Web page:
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Chapter 4 Folk and Popular Culture

Chapter 4 Folk and Popular Culture. Origins and Diffusion of Folk & Popular Cultures Origin of folk and popular cultures –Origin of folk music –Origin

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  • Chapter 4Folk and Popular Culture

  • Origins and Diffusion of Folk & Popular CulturesOrigin of folk and popular culturesOrigin of folk musicOrigin of popular music

    Diffusion of folk and popular culturesThe Amish: Relocation diffusion of folk cultureSports: Hierarchical diffusion of popular culture

  • Tin Pan Alley & Popular MusicFig. 4-1: Writers and publishers of popular music were clustered in Tin Pan Alley in New York in the early 20th c. The area later moved north from 28th St to Times Square.

  • A Mental Map of Hip HopFig. 4-2: This mental map places major hip hop performers near other similar performers and in the portion of the country where they performed.

  • Amish Settlements in the U.S.Fig. 4-3: Amish settlements are distributed through the northeast U.S.

  • World Cup FansFrench, German, and Italian fans at 2006 World Cup (eventually won by Italy).

  • Clustering of Folk CulturesIsolation promotes cultural diversityHimalayan Art

    Influence of the physical environmentDistinctive food preferencesFolk housingU.S. folk house forms

  • Himalayan Folk Cultural RegionsFig. 4-4: Cultural geographers have identified four distinct culture regions based on predominant religions in the Himalaya Mountains.

  • Senegal Family Lunch

  • Traditional Vegetable Garden, IstanbulFig. 4-5: The bostan, or traditional vegetable garden, provides fresh vegetables in a large city such as Istanbul

  • Hog Production & Food CulturesFig. 4-6: Annual hog production is influenced by religious taboos against pork consumption in Islam and other religions. The highest production is in China, which is largely Buddhist.

  • Home Locations in Southeast AsiaFig. 4-7: Houses and sleeping positions are oriented according to local customs among the Lao in northern Laos (left) and the Yuan and Shan in northern Thailand (right).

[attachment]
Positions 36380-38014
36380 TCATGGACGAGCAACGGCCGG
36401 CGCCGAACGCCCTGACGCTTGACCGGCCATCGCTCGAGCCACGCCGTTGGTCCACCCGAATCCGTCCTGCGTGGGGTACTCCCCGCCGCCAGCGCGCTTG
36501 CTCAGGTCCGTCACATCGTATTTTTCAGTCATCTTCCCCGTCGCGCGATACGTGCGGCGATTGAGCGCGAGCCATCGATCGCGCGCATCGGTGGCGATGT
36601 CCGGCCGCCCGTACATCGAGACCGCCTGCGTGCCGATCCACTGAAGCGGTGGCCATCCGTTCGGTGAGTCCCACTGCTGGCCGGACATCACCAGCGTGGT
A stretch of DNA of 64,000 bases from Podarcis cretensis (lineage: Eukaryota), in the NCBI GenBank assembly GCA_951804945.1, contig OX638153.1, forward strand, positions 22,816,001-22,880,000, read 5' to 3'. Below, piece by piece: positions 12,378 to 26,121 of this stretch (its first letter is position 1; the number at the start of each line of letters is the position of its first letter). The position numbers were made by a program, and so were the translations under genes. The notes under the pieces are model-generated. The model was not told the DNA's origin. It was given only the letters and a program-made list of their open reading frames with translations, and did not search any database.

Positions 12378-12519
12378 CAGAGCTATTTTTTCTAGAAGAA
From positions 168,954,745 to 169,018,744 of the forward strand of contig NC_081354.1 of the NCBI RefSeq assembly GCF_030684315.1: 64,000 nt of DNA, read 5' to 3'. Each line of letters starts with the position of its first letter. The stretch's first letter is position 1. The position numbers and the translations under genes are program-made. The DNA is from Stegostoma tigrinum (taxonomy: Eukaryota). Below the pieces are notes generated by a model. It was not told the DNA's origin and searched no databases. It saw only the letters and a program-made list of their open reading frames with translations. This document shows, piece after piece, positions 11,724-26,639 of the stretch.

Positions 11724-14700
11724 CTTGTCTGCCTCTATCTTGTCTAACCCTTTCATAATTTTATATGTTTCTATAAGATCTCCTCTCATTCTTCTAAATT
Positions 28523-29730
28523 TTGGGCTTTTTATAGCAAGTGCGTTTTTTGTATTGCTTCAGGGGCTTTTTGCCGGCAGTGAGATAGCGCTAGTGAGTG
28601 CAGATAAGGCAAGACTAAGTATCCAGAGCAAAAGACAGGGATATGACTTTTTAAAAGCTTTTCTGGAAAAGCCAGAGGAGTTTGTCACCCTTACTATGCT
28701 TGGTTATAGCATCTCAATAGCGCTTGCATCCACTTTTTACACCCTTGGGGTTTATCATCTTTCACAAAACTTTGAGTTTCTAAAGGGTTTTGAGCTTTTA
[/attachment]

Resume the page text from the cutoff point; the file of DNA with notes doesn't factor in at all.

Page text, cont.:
• House Types in Western ChinaFig. 4-8: Four communities in western China all have distinctive house types.

  • Kashgar House, western ChinaKashgar houses have second floor open-air patios

  • Turpan House, western ChinaTurpan is located in a deep valley with little open land. Second stories are avoided because of strong winds

  • Dunhuang House, western ChinaDunhuang houses have walled central courtyards, covered with an open air grape arbor.

  • Yinchuan House, ChinaYinchuan houses are built around large open courtyards which provide seclusion from ousiLiz Lewis:from outsiders

  • Diffusion of House Types in U.S.Fig. 4-9: Distinct house types originated in three main source areas in the U.S. and then diffused into the interior as migrants moved west.

  • Diffusion of New England House Types Fig. 4-10: Four main New England house types of the 18th & 19th centuries diffused westward as settlers migrated.

  • Wide Dispersion of Popular Culture Diffusion of popular housing, clothing, & foodPopular housing stylesRapid diffusion of clothing stylesPopular food customs

    Television and diffusion of popular cultureDiffusion of televisionDiffusion of the internetGovernment control of television

  • U.S. House Types, 1945-1990Fig. 4-11: Several variations of the modern style were dominant from the 1940s into the 1970s. Since then, neo-eclectic styles have become the dominant type of house construction in the U.S.

  • Alcohol Preferences in the U.S.Fig. 4-12: Per capita consumption of Canadian whiskey (left) and tequila (right) show different source areas and histories of diffusion.

  • Per Capita Consumption of Canadian Whiskey

  • Per Capita Consumption of Tequila

  • U.S. House Types by RegionFig. 4-1.1: Small towns in different regions of the eastern U.S. have different combinations of five main house types.

  • Wine Production per yearFig. 4-13: The distribution of wine production shows the joint impact of the physical environment and social customs.

  • Diffusion of TV1954 - 2003Fig. 4-14: Television has diffused widely since the 1950s, but some areas still have low numbers of TVs per population.

  • TV Distribution, 1954

  • TV Distribution, 1970

  • TV Distribution, 2003

  • Distribution of Internet Users, 1995 - 2003Fig. 4-15: Internet users per 1000 population. Diffusion of internet service is following the pattern of TV diffusion in the 20th century, but at a much faster rate. Liz Lewis:1995-2004

  • Internet Users, 1995 per 1000 population

  • Internet Users, 2000 per 1000 population

  • Internet Users, 2004 per 1000 population

  • Internet shop, India

  • Internet Use by Food Seller in China

  • GeishaKyoto, Japan

  • Impacts of the Globalization of Popular CultureThreats to folk cultureLoss of traditional valuesForeign media dominance

    Environmental impacts of popular cultureModifying natureUniform landscapesNegative environmental impact

  • Golf Courses in Metropolitan AreasFig. 4-16: The 50 best-served and worst-served metropolitan areas in terms of golf holes per capita, and areas that are above and below average.

  • McDonalds in Beijing, China

  • Route 66, U.S.

  • Aboriginal Performance, Australia